The theory of a divine Word that was creative was actually developed well before the author of the fourth Gospel wrote. This can be seen in the ancient targum, or paraphrase of Genesis, Neophyti I, Palestinian Targum Manuscript in the Vatican Library, published in Madrid-Barcelona by Alejandro Diez Macho in 1968. Everywhere that the text of Genesis had “God,” in Hebrew Elohim, this targum had “the Word of God,” in Aramaic memra, which was the translation of the Hebrew dabar.
This Hebrew word dabar was translated into Greek sometimes by logos and sometimes by rema–another example of the double translation we have already examined.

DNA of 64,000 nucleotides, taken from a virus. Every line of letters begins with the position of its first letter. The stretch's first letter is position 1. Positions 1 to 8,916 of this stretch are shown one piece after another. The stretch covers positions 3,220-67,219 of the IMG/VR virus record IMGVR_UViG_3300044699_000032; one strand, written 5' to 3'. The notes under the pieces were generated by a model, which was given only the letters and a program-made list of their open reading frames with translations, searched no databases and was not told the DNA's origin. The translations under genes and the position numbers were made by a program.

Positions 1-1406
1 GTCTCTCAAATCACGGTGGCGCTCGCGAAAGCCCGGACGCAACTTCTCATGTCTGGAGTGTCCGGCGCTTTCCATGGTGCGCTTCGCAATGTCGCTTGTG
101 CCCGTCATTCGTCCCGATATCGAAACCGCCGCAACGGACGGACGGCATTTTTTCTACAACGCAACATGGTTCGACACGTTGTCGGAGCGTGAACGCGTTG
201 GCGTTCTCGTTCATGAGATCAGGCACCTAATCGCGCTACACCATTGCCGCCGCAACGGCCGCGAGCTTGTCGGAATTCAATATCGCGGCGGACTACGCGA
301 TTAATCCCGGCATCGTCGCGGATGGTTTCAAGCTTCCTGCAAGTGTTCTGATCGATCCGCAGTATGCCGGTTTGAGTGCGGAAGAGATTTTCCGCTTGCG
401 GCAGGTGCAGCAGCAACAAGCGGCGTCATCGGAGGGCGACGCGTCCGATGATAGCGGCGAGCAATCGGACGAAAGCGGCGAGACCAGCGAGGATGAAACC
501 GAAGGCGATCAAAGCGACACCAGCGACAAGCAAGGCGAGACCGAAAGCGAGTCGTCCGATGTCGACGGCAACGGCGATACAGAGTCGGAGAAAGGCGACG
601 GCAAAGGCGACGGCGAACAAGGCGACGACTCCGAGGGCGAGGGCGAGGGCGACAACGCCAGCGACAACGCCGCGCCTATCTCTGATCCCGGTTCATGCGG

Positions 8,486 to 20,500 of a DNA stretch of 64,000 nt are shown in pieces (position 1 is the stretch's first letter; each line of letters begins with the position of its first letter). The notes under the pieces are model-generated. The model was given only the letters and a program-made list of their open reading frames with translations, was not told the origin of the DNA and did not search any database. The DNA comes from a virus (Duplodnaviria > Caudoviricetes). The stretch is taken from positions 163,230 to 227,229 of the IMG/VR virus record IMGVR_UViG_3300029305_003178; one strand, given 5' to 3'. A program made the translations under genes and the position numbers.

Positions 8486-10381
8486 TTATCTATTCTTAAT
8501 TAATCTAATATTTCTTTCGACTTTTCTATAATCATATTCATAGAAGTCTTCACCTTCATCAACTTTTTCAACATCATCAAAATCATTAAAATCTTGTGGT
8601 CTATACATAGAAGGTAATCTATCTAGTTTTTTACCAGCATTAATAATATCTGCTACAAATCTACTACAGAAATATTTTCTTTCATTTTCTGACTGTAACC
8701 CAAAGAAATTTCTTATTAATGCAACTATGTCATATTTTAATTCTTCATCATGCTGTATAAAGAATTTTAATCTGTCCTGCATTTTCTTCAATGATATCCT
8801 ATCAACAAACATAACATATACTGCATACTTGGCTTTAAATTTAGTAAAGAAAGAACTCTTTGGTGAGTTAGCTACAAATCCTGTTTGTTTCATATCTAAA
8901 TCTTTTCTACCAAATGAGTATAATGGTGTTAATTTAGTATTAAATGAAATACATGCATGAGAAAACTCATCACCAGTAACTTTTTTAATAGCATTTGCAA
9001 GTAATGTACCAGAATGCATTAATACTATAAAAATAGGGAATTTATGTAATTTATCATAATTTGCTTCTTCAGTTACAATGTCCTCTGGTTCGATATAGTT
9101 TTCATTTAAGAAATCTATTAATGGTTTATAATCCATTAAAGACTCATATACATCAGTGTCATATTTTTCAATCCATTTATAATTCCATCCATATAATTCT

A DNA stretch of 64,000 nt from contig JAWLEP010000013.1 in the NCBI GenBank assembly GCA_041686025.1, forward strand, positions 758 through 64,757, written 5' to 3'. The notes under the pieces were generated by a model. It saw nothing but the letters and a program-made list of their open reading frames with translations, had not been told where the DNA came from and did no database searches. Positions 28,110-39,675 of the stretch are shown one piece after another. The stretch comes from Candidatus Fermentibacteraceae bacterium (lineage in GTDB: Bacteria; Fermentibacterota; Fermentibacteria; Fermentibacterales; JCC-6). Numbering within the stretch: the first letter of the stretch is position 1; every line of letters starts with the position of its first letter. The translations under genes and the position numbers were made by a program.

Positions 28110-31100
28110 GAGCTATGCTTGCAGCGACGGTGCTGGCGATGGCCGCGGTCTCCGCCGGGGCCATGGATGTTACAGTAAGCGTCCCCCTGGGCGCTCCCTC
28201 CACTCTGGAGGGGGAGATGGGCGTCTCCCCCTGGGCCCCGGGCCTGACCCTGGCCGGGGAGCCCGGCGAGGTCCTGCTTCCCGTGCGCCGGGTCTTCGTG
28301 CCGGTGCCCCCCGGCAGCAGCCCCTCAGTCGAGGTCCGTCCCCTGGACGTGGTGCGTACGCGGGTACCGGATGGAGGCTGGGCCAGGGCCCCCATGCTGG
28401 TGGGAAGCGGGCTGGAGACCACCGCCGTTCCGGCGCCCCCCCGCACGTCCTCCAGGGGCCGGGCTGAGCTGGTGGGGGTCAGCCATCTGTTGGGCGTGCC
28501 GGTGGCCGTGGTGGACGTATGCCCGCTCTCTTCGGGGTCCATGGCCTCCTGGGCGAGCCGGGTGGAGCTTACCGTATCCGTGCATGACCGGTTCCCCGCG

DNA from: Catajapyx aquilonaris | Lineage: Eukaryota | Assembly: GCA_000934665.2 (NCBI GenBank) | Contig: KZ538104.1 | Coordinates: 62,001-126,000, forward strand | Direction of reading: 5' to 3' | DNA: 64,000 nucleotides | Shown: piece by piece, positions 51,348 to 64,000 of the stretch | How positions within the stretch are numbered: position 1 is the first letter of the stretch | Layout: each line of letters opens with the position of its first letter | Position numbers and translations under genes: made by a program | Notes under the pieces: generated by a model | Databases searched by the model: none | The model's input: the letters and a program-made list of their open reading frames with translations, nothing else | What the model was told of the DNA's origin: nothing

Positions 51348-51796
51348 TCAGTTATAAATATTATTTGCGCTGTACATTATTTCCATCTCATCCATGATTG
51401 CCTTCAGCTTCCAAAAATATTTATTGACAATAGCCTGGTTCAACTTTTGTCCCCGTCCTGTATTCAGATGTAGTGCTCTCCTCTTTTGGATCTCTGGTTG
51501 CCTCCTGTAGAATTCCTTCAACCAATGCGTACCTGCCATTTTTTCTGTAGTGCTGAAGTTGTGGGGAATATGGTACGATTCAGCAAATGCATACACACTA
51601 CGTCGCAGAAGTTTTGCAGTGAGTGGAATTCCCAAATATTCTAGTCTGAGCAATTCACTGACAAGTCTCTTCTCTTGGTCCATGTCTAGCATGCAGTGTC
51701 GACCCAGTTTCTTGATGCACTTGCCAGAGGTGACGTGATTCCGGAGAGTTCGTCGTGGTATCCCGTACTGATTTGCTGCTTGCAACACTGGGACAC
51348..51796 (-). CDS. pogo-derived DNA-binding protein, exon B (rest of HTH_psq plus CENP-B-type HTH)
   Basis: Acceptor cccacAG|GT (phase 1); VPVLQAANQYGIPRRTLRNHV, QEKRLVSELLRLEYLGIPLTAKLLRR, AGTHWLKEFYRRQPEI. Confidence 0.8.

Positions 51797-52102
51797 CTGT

The one responsible for the Greek version of the fourth Gospel, of course, translated the Hebrew dabar with the Greek logos. There has been an enormous amount of useless speculation over this word logos. The influence of Greek philosophy on the composition of the fourth Gospel has been discerned in it; the influence of Philo and indeed that of Neo-Platonism have been among the influences cited. This kind of supposed influence has been one of the principal arguments for assigning a date as late as the second century for the composition of this Gospel. It would have been much simpler all around if it had only been realized that logos was a simple translation of the Hebrew dabar.
Claude Tresmontant, The Hebrew Christ, σελ. 217.